A deadly hunt and ancient riddles


A deadly hunt and ancient riddles

Two new novels kept DEBORAH STEINMAIR turning the page to unravel more mysteries.


THIS week, two books captivated me for completely different reasons. Both are to some extent whodunits, with well-defined characters, but that's where the similarities end.

I'll start with the crime novel: Jeffery Deaver's character Lincoln Rhyme has stolen my heart — he's a brilliant forensic expert who was once a detective in the New York Police Department but was injured on the job and left paralysed, a quadriplegic. He uses a sophisticated wheelchair and the latest technology, is capable of moving only one finger, and is happily married to the sexy Amelia Sachs. He loves whiskey and puzzles. He is assisted by Thom Reston, his gay assistant/caretaker with a sardonic sense of humour.

Another unforgettable character Deaver has created is Colter Shaw, who has featured in three novels and now reappears in Hunting Time. He's a wanderer in a Winnebago, a bounty hunter. His father was a survivalist, and he's a sort of MacGyver and strategist. His mind is filled with his father's teachings, such as: never engage in a fight if you can avoid it, which sets him apart from Jack Reacher, who constantly finds himself embroiled in violence. Colter remains cool-headed, calculating probabilities in terms of percentages.

Colter is approached by a philanthropic businessman to find and protect his employee and her daughter, who are on the run. Allison Parker is a brilliant engineer who designs solar and nuclear devices to make the world a better place. Her ex-husband, Jon Merrit, is an alcoholic and used to be a short-fused police officer. When he breaks her cheekbone, she has him arrested and plans to disappear under the radar with her daughter. Unfortunately, he's released early on good behaviour. Fellow inmates speak of his murderous revenge plans. He's hot on her trail.

To make matters worse, Allison's teenage daughter, Hannah, sympathises with her father and reveals their location to him. In addition to Merrit and Colton, two hired guns are also pursuing them. It's a race against time involving messy violence that will take your breath away. I devoured it in a day because I had to know what happens next.

After you've read the book, we can discuss the ending, which leaves me with mixed feelings. Deaver is an incredibly clever weaver of plots and intrigues, but to my mind he misled the reader in this novel. This kind of practice is characteristic of domestic noir, but I'm not sure if it's justified in crime fiction. Or is this a hybrid? Nonetheless, it's a rollercoaster, a runaway train, a reading experience full of adrenaline and white lightning.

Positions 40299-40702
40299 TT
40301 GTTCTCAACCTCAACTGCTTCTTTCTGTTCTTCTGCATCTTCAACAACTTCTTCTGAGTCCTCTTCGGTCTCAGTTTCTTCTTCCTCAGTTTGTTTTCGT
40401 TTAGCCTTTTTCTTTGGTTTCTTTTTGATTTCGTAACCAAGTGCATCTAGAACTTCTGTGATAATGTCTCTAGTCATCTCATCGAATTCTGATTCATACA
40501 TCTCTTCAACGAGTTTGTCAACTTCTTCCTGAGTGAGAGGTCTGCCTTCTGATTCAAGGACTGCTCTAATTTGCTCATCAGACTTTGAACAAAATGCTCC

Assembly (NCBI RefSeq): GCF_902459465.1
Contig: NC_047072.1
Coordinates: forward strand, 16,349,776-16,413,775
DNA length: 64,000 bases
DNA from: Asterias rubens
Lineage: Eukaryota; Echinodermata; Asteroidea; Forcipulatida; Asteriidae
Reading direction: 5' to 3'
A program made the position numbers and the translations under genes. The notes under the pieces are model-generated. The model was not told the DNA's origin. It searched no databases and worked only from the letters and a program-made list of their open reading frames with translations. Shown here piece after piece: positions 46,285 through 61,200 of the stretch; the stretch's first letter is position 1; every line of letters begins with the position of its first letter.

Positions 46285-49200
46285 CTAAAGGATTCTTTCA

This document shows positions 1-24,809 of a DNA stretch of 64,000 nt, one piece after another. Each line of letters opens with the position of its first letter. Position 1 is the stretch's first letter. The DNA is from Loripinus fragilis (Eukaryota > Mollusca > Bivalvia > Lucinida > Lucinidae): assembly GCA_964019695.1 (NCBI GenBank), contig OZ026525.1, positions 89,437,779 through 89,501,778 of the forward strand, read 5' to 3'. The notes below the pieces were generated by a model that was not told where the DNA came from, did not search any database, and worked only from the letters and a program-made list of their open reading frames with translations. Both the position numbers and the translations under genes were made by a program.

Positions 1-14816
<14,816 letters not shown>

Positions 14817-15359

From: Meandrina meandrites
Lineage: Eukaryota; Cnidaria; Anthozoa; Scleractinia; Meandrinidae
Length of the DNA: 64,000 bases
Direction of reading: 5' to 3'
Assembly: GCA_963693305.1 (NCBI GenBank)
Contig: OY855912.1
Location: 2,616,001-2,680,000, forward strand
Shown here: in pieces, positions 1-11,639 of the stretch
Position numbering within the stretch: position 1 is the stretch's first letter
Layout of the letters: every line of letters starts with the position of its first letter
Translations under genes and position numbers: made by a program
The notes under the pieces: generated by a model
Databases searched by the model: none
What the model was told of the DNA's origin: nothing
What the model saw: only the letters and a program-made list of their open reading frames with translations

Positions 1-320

I'm saving the best for last: here's one of those novels I simply can't recommend highly enough. If you ask me, it resides on that dizzying height where The Dictionary of Lost Words, Lessons in Chemistry, The Bookbinder of Jericho and Miss Benson’s Beetle are situated. It's dark and atmospheric, conjuring vivid images that linger. It unfolds in the distant past (1938) and the recent past (1997), on the British coast.

In the distant past, the young Lord Goldsborough erected a cathedral of glass, later known as The Cathedral of the Marshes. He was a dark character, full of anger and misogyny. As the sole heir, he ruled over his sister, Lady Vita, with an iron hand, keeping her away from the outside world. She was sensitive and emotional. Stories abounded in the region, including rumours of incest.

In the recent past, the cathedral has become a safety risk: the glass panels in the roof began to break and fall to the ground. A boy is impaled by falling glass. Children are warned to stay away. Eve Blakeley, on holiday with her mother and brothers in her deceased grandmother's studio, a mountain cabin with a sea view, dares to enter the dangerous cathedral one evening with an adventurous boy. She sees a painting of herself and something traumatic that she blocks out. The boy pulls her away from falling glass and is injured himself.

After this, Eve becomes quiet and withdrawn. She struggles to find her place in the world. After her mother has a fatal accident, her brothers want to sell the mountain cabin, and she returns there for the first time since childhood. She's a struggling artist trying to cope with her mother's death. She wants to go through her grandmother's possessions before they're discarded. She's searching for answers and finds a few tantalising clues. She encounters a mysterious, dignified older woman bedecked in jewels, who offers her a handful of cash to paint her portrait. There's something familiar about the woman.

In the distant past, the reader gets to know Eve's grandmother, Dodie Blakeley. She lived in the mountain cabin as a young artist and befriended the emotionally unstable and suppressed Vita. There's a lesbian element, always a plus in a novel if you ask me. Of course, Vita's brother disapproves of the friendship.

Now the reader must follow the breadcrumbs and connect the dots to learn who Eve is and who Vita and Dodie were. And what is the tantalising secret of the cathedral, which has been restored and now houses exotic fruit trees and birds?

Polly Crosby's writing is exquisite, and scenes unfold like a movie in front of your eyes. The reader becomes immersed in forbidden loves, wasted lives, and a descendant's chance of realisation and individuality. It's an evocative love story and a book to be read slowly, savouring the words, with characters that linger in your mind.

Who, what and where?

Hunting Time by Jeffery Deaver was published by HarperCollins and costs R358 at Exclusive Books

Vita and the Birds by Polly Crosby was published by HarperCollins and costs R390 at Exclusive Books.

What are we listening to?

Crosby, Stills & Nash sing: “Cathedral".

♦ VWB ♦

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